Growing old friends, strong marriages and healthy families doesn't happen by accident. At Marlow First Church, we are committed to helping you feel connected, cared for, hopeful and engaged - all in an environment that is reminiscent of what your heart remembers that church should feel like.
Our regular Sunday morning worship services at First Church are unapologetically liturgical. From the stained-glass windows, to the inspirational singing...from the full chancel choir to the Communion liturgy, when you leave after a worship service at Marlow FUMC, you will leave feeling like you have been to church.
Neither of this week’s gospel stories takes place by the Sea of Galilee. One is in Nazareth. The other is or will be in a variety of other villages dotting the Galilean landscape.
But both of them are still stories of a shoreline and a liminal space where the wild world of God’s kingdom meets the domesticated world of the powers that be.
The first takes place in Nazareth, where it appears the concerns of the kingdoms of this world largely trump those of God’s kingdom. Jesus, who had worked wonders everywhere else, “could do no mighty acts there except, when he laid hands on a few sick people, he healed them” (verse 5). So Jesus left the town of his youth and began going to the villages surrounding it and teaching there (verse 6).
That sets up the second story. In order to multiply his reach to the other towns and villages in the region around Nazareth, Jesus sent out the twelve, two by two, as more or less as publicists to herald the arrival of the kingdom and Jesus, who would be coming to see them soon. The town that seemed almost untouched by the ministry of Jesus thus became the epicenter of an earthquake of God’s truth and power that would shake every village in the region for miles around.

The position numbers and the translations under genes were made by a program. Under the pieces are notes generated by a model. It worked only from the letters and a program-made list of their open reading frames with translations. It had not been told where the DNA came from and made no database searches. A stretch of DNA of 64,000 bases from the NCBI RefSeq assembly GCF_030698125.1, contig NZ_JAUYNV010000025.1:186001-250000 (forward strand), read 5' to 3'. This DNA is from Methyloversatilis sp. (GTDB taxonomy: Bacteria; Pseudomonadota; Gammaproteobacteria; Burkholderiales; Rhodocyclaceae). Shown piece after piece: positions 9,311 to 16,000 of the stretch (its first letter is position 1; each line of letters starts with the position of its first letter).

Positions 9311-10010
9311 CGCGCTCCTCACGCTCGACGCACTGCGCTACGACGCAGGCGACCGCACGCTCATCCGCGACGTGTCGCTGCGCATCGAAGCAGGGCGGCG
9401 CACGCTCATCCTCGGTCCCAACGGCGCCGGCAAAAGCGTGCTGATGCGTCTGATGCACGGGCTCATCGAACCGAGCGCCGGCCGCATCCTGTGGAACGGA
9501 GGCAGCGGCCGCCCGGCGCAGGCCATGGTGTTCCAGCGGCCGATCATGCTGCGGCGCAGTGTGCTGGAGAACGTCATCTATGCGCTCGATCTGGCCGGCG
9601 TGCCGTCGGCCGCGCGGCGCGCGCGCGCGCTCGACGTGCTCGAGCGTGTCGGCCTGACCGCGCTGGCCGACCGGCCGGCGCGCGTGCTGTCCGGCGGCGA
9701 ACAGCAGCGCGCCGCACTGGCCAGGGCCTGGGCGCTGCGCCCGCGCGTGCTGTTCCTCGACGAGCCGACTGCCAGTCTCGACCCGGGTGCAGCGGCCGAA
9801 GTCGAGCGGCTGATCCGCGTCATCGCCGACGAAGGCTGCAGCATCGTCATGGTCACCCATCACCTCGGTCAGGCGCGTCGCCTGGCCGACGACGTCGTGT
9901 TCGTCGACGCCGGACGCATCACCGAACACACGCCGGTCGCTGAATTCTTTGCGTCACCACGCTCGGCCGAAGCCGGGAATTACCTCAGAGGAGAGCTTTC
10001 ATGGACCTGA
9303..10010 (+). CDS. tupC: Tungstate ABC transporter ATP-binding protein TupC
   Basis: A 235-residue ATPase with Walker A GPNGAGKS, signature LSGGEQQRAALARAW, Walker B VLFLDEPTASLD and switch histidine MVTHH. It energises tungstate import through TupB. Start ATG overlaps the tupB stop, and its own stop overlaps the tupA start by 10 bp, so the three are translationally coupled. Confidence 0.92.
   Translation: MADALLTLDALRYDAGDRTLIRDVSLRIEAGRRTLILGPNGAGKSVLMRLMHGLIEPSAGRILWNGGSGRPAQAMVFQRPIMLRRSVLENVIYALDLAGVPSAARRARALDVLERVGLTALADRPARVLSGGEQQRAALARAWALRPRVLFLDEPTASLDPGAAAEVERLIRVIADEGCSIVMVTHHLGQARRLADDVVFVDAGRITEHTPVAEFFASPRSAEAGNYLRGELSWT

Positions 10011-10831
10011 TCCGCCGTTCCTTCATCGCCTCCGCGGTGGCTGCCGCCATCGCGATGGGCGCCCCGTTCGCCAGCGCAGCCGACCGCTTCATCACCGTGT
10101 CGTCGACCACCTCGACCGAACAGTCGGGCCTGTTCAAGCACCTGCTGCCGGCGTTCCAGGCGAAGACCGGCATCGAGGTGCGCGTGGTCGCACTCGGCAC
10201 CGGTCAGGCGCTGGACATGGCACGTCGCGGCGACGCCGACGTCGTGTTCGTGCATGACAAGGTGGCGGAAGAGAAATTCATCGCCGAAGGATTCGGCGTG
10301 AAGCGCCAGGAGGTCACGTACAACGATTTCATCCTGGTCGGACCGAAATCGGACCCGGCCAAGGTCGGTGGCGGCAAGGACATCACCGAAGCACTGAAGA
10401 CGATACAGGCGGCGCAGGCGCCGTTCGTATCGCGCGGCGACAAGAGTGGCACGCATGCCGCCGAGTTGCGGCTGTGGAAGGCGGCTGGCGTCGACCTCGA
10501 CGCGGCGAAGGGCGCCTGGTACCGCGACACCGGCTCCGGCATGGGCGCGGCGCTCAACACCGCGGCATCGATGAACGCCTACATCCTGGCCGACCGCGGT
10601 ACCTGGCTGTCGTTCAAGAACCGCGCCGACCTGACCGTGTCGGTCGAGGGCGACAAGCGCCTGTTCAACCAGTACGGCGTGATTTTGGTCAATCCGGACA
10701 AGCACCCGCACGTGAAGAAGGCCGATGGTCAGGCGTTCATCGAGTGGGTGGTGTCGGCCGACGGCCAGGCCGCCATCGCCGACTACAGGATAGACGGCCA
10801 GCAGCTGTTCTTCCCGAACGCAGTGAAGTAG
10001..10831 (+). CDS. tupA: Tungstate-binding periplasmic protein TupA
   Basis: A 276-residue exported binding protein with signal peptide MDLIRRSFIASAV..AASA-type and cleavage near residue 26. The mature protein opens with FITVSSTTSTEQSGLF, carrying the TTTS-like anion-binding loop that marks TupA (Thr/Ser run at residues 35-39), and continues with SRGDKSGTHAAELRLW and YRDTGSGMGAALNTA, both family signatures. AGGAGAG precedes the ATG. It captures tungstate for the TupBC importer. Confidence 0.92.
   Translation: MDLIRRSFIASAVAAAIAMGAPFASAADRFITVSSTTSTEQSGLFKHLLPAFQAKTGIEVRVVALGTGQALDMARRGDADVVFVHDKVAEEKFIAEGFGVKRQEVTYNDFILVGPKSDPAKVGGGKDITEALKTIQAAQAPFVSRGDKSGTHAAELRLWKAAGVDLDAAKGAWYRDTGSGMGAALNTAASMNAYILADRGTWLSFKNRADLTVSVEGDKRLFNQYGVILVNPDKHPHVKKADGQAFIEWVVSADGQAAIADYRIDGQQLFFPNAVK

The strategy Jesus taught his disciples then and would still give us now is simple. Enter the new place, demonstrate God’s power, proclaim the arrival of God’s kingdom and repentance, and if there’s no hearing, move on to the next place and try again.
Note that the “next places” were not congregations. Jesus did not tell his disciples to join a “synagogue revival circuit,” wait around until Saturday morning worship and function as the “guest preacher” for the day. He sent them out to show the power of God’s kingdom and to proclaim repentance wherever they went, day in, day out—and mostly outdoors! He gave them specific behavioral instructions, and exactly zero additional doctrinal ones. They were to take sandals for walking, but not much else: No money, no bread, no spare change of clothes, and no way to collect money. Their deeds of power and the form of their lives were to be the chief proclamation that some new power of blessing had arrived. They didn’t need to develop eloquent sermons or series. The only word they needed to offer in the face of such manifestations of God’s kingdom at hand was, “Repent.”
By the end of today’s reading, Jesus was teaching in the villages surrounding Nazareth, and his disciples were fanning out in all directions from there, demonstrating God’s power and calling people to repentance. When Jesus would arrive there, the deeds of power already done would prepare them for the teaching and other deeds of power, he would offer.
That was Jesus’ missional and incarnational strategy. It was a missional strategy because it wasn’t about getting people to “come in” as much as it was about going out himself and sending others out to prepare for when he’d be able to arrive there. It was an incarnational strategy, because it wasn’t primarily about convincing people about doctrine, but rather demonstrating in the flesh the truth that God’s reign had come. That kingdom was changing everything, bringing about deliverance from sickness and the power of evil, and it could transform their lives, too.